Can you tell us about something big you learned in the past few years? (about the library, about your community, about yourself, about something else you like to do—anything!)
Being a director is about advocacy, which in other words means getting money.  The last 4 years I have asked for more money from the town and the county for the library and have been successful because I have shown that I am fiscally conservative, I can think “outside the box” and most importantly that I am excited about the library.  I feel that we have only one last hurdle and that is getting competitive wages.  Being an outsider has been very difficult.  It can be very frustrating, but the fact that our funding has gone up by 60% and the circulation by 200% is something that supports our library’s existence.

Tuesday, July 10, 2012

Winners Announced!

YA Novel Bluefish by Pat Schmatz Wins 2012 Burr/Worzalla Award

Young Adult novel, Bluefish, written by Wisconsin native Pat Schmatz and published by Candlewick Press, has won the 2012 Elizabeth Burr/Worzalla Award. The Children’s Book Award Committee of the Wisconsin Library Association’s Youth Services Section annually awards the Burr/Worzalla to the most distinguished work in literature for children written and/or illustrated by a Wisconsin book creator.

In Bluefish we meet Travis, a middle school student dealing with relocating to a new town, his alcoholic grandfather at home, and being an outsider at school. Travis befriends Velveeta, an outsider herself who has her own secrets. Travis finds guidance and direction through his friendship with Velveeta and through the kindness of his teacher Mr. McQueen, who teaches Travis how to read. Pat Schmatz weaves a wonderfully written story, full of charming characters and a strong theme of friendship.

The Children’s Book Award Committee also named Tom Lichtenheld Notable Wisconsin Author/Illustrator for his contribution to the world of children’s literature. 

Seven noteworthy titles have also been selected for Outstanding Achievement in Children’s Literature, written and/or illustrated by Wisconsin book creators:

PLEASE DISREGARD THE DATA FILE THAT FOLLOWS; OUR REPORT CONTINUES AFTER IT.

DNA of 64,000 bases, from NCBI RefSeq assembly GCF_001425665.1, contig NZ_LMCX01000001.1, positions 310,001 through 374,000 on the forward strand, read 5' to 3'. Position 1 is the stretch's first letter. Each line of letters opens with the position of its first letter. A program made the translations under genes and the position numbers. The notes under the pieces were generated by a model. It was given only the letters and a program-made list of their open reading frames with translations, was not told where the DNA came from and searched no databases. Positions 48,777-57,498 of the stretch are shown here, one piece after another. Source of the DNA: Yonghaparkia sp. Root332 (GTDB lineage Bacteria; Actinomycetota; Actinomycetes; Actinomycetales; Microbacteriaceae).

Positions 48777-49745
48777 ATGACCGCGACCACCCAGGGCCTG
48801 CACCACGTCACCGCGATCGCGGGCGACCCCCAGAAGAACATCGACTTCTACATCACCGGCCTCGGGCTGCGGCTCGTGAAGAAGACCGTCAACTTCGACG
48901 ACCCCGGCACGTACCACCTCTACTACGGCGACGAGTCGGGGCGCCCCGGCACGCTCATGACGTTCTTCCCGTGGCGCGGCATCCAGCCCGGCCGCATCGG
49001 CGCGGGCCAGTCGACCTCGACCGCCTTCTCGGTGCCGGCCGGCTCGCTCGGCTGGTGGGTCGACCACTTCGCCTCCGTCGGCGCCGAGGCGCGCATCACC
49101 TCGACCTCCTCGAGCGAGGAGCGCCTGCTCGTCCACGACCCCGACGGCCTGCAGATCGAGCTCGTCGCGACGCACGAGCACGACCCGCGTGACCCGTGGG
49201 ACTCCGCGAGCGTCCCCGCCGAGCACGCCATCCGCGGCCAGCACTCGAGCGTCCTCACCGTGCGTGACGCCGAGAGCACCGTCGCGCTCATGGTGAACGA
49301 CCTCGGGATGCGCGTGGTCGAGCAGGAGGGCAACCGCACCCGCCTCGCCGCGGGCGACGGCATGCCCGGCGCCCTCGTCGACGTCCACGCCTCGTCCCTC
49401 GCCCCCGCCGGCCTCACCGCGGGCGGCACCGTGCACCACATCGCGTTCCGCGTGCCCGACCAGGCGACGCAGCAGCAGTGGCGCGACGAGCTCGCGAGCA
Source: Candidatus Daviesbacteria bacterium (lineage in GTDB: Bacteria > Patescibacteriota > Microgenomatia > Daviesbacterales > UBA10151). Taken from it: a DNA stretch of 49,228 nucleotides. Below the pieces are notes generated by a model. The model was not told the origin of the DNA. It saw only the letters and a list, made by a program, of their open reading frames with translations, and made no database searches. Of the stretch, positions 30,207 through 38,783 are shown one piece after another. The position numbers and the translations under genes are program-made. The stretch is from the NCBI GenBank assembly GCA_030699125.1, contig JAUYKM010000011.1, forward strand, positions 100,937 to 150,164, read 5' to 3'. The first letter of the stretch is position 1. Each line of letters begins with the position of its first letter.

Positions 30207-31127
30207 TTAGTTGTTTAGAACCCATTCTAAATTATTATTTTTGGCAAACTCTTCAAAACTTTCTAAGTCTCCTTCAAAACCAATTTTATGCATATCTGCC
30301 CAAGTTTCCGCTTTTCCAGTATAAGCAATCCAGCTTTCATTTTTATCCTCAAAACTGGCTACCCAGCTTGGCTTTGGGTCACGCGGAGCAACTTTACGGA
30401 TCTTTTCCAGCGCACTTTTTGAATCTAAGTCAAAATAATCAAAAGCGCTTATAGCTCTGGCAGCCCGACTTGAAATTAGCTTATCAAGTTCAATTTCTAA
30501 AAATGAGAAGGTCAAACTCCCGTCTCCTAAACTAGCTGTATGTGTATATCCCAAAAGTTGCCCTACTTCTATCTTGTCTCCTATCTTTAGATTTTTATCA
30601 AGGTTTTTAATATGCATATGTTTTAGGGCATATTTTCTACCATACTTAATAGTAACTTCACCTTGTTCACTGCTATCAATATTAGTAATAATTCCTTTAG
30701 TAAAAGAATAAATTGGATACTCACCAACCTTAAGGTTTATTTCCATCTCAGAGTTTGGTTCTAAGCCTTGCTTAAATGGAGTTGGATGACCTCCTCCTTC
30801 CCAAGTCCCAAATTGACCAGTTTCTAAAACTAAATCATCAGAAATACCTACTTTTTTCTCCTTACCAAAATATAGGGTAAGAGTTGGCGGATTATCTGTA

Ashes by Ilsa J. Bick
Ten Little Caterpillars illustrated by Lois Ehlert
Stupid Fast by Geoff Herbach
Goodnight, Goodnight, Construction Site illustrated by Tom Lichtenheld
Big Turtle by David McLimans
The Adventures of Sir Gawain the True by Gerald Morris
The Mangrove Tree: Planting Trees to Feed Families by Susan L. Roth

The Elizabeth Burr/Worzalla Award is made possible by the Worzalla Publishing Company, Stevens Point, through a grant to the WLA Foundation.

The 2011 Children’s Book Award Committee members consist of Ruhama Kordatzky Bahr, Chair; Barbara Huntington, retired, DPI-DLTCL; Jennifer McNaughton, Greendale Public Library; Jeni Schomber, Beloit Public Library; Elizabeth Timmins, Muehl Public Library; Dawn Wacek, Rice Lake Public Library; Arin Wilken, Mondovi Public Library. 

Leah's note:  BOOK DISPLAY!!  Feature these terrific books by some of our very own book creators!

Monday, July 9, 2012

Money Smart Week Storytime

Kris Farley had barely taken the reigns as youth services librarian in Ladysmith before her first big program--a special family storytime during Money Smart Week.  The library received free copies of The Berenstain Bears and the Trouble with Commercials from the Wisconsin Department of Financial Institution's Office of Financial Literacy.  They read the story and distributed it, along with a coloring booklet about Olivia (the Pig) and her wants and needs.  They used math and money games from the IFLS Mathmania kit to keep the older kids entertained.

What a great debut!